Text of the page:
5 High-Denomination Bills Not Being Printed

Bankrate.com
$100,000 note
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There have been several bills printed that dwarf those wimpy $100s in your wallet.

In fact, during the recent battle in Congress over extending the debt limit, one of the solutions proposed by academics and commentators to prevent default was minting a $1 trillion platinum coin and using that to fund the government's commitments until a more permanent solution could be found.

While a $1 trillion coin would be far and away the biggest denomination of currency ever issued by the U.S., these others made Benjamins look like chump change.

1. Bill: The $500 note, 1928 and 1934 series


Front: Portrait of President William McKinley
Back: The United States of America -- Five Hundred Dollars

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Courtesy: Bankrate


A portrait of President William McKinley, who was president from 1897 to 1901, graces the front of this bill. If you're lucky enough to get one of the more than 280,000 still in circulation, feel free to use it. Despite no longer being issued, bills above $100 are still legal tender, according to the Bureau of Engraving and Printing, or BEP.

2. Bill: The $1,000 note, 1934 series

Front: Portrait of President Grover Cleveland
Back: The United States of America -- One Thousand Dollars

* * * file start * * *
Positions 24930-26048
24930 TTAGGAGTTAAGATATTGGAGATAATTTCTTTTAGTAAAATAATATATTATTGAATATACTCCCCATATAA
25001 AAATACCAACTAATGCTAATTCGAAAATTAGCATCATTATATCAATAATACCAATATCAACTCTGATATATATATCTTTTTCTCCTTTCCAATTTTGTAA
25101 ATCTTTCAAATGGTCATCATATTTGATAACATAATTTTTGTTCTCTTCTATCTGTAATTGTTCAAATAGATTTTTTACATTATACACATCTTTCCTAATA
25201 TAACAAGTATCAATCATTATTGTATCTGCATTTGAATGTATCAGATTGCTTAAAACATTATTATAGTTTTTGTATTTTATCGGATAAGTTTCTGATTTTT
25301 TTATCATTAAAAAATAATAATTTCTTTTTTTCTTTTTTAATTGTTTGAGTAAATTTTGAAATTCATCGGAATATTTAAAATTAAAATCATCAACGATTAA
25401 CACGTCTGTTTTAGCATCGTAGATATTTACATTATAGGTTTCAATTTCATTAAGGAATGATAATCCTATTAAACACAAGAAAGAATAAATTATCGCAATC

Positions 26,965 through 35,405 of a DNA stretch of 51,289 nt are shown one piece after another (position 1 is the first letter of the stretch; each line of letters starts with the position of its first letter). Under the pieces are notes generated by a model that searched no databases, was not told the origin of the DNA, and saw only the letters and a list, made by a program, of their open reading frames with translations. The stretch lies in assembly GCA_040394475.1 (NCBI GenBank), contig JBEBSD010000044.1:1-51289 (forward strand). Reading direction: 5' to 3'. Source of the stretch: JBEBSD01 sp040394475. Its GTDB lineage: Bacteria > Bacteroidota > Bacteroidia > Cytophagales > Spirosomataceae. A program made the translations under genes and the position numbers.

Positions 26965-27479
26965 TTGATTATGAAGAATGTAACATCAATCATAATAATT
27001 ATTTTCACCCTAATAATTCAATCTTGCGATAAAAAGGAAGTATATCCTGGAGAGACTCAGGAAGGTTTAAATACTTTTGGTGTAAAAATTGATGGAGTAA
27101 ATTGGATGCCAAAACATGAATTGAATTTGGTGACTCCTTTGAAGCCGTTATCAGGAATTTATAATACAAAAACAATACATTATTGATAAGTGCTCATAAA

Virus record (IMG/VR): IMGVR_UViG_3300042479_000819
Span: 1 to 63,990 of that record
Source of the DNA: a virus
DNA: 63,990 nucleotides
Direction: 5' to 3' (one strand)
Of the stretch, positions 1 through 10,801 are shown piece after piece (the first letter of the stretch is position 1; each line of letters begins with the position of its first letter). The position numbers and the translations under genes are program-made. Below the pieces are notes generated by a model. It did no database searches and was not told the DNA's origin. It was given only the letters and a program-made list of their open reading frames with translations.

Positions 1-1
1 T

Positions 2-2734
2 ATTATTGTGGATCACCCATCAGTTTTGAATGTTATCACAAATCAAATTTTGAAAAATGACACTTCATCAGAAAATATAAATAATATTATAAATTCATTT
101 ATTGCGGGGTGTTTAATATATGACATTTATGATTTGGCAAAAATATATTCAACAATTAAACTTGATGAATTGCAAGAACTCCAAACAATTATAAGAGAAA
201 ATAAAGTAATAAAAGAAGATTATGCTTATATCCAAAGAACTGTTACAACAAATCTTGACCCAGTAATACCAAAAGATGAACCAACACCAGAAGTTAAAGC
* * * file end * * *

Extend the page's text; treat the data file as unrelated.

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Courtesy: Bankrate


The portrait on the front of this $1,000 bill is President Grover Cleveland, but no one says "It's all about the Clevelands" for a reason: The Treasury ceased issuing notes of more than $100 in 1969 due to nonuse, according to the BEP.

3. Bill: The $5,000 note, 1918 series

Front: Portrait of President James Madison
Back: President George Washington resigning his commission

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Courtesy: Bankrate


Fourth president and "father of the Constitution" James Madison gets his time to shine on the $5,000 bill. If you're a fan of Madison or a graduate of his eponymous university and want to pick one up, you might have some trouble. Only 353 are still in circulation, according to the BEP.

4. Bill: The $10,000 note, 1918 series (blue seal)

Front: Portrait of Salmon P. Chase, secretary of the Treasury
Back: The embarkation of the pilgrims

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Courtesy: Bankrate


The largest bill ever circulated among the general public by the Treasury features a portrait of Salmon P. Chase, who was the sixth chief justice of the United States, a passionate abolitionist and Treasury secretary to Abraham Lincoln. Only 346 remain in circulation today.

5. Bill: The $100,000 note, 1934 series

Front: President Woodrow Wilson
Back: The United States of America -- 100,000 -- One Hundred Thousand Dollars

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Courtesy: Bankrate


The largest bill ever printed by the federal government, the $100,000 note bears the likeness of President Woodrow Wilson. Even if you have $100,000 to burn, don't expect to get your hands on one. Backed by gold bullion, these bills were issued only to Federal Reserve banks for making large transactions with one another and can't be legally held by collectors.

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